This game has some of the most baffling mechanics I've come across in tabletop. I played four sessions of Torchbearer with a group of TTRPG veterans, all of us looking for a gritty OSR game. Torchbearer has been the go-to name in old-school revival games, so we thought we'd give it a try.
There are some good ideas here: the "grind" mechanic keeps the game tense and keeps resource management at the forefront. The town mechanics seem deep and interesting as well, although they can sometimes stifle organic roleplay opportunities.
Beyond that, almost every aspect of this ruleset is over-complicated and full of contradictory approaches. Why are there two separate sets of experience points (Persona points and Fate points), that are earned separately and can be spent for mildly different effects? Why are there so many different types of PC abilities and traits (natures, wises, instincts)? Why are there exception to every rule? For example: every action in a dungeon costs grind time, every action except magic actions. And instinct actions.
I understand rewarding failed rolls with skill experience in order to encourage players to take risks. But this makes a LOT less sense in a system where every roll advances the grind clock, so your failed roll is always costing your whole party their grind resources, at least.
The fact that every "move" involves the whole party makes sense on paper, but immediately breaks down in play. There's no provisions for splitting the party, and doing so is mechanically punitive (each separate party's actions progresses the grind clock) and makes no narrative sense (why can't two separate groups act concurrently)?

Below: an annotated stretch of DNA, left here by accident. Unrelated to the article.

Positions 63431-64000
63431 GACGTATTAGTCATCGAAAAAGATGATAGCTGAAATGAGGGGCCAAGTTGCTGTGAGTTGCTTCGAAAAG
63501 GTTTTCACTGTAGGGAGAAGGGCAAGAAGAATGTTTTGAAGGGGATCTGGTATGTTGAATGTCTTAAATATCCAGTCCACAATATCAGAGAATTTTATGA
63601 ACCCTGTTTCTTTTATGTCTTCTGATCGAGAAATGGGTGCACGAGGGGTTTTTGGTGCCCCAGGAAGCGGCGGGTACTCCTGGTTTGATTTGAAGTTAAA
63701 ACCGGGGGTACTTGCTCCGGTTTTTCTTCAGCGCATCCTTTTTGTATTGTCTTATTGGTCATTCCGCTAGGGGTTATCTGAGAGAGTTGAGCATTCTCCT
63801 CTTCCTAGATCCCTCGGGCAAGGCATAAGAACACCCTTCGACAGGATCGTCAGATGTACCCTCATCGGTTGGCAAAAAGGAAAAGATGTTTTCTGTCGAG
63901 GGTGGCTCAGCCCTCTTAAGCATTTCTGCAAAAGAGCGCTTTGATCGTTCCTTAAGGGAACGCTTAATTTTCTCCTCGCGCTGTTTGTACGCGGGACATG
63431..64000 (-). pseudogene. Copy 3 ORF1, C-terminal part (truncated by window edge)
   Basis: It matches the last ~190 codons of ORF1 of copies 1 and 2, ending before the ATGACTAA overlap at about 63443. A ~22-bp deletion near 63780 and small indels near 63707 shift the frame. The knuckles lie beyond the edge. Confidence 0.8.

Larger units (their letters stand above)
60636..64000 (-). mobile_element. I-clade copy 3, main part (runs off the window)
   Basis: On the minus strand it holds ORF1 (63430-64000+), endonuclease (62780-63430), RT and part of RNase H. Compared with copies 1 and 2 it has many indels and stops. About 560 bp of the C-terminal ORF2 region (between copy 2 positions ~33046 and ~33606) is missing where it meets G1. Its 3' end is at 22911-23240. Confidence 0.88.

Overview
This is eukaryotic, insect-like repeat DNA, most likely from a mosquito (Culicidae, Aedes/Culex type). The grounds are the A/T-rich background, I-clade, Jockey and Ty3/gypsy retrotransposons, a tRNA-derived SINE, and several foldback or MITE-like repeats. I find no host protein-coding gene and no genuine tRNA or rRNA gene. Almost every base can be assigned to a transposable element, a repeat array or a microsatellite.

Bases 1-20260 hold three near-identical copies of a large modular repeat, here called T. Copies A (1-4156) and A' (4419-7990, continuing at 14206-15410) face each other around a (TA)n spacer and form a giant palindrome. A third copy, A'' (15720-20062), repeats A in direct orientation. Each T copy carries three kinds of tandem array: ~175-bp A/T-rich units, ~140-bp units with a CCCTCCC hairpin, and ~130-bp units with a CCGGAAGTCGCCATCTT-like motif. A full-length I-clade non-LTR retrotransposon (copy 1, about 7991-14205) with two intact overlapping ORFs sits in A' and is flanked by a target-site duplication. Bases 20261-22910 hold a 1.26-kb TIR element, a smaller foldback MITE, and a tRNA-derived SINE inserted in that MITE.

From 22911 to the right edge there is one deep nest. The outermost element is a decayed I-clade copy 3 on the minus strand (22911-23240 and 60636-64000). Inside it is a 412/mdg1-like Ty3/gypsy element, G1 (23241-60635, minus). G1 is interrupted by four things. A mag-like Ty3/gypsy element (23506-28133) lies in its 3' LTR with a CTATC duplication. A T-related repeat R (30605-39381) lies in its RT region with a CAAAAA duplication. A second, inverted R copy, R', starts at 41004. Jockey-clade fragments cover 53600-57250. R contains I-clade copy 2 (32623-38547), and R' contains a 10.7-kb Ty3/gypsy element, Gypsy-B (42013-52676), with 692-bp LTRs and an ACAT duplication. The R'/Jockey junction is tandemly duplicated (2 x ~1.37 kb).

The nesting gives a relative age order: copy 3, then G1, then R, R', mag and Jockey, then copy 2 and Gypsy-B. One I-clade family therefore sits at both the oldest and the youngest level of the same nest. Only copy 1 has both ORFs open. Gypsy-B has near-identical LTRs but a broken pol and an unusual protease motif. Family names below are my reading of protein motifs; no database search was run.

All of these problems carry into the conflict resolution mechanic - my least favorite part of the whole design. Conflict scenes take multiple steps to initiate, and are full of arbitrary abstractions and limits. This alone makes it awkward to resolve quick conflicts - we found ourselves avoiding the conflict phase entirely when dealing with individual NPCs (instead we rolled them as skill checks to save time). Combat forces teams of more than 3 down to 3 combatants at a time (for no good reason) and abstracts the group's "hitpoints" into a shared pool. This is interesting, because characters are still knocked out of combat arbitrarily as these hitpoints are depleted.
Conflicts are forced down to 3 combatants at a time in service of the card-combat system - the player and the GM choose cards secretly and then reveal them simultaneously. This is a rock-paper-scissors mechanic that requires a matrix to determine the outcome, but that's not even the biggest issue. In every other RPG, combat actions are part DECISION (what your character chooses to do) and part RANDOMNESS (the roll of the dice). This system replaces the player's decision with a false choice - the card interactions are themselves ultimately random (rock-paper-scissors) and their outcomes require dice rolling - randomness on top of randomness. Another pet peeve of mine is the "conflict leader" - one player chooses the cards for the entire party, even while the consequences of those choices are visited upon their friend's characters.
Player flexibility and creativity can compensate for a lot of clumsy design in TTRPGs, but I'm truly surprised by the unanimous popularity of this system. My group has since switched to Forbidden Lands, a very elegant OSR game that much better accounts for the kinds of situations that emerge from roleplaying. Torchbearer feels like a boardgame without the board; narratively intuitive or satisfying actions will often be denied just because there are no provisions for them within the rules.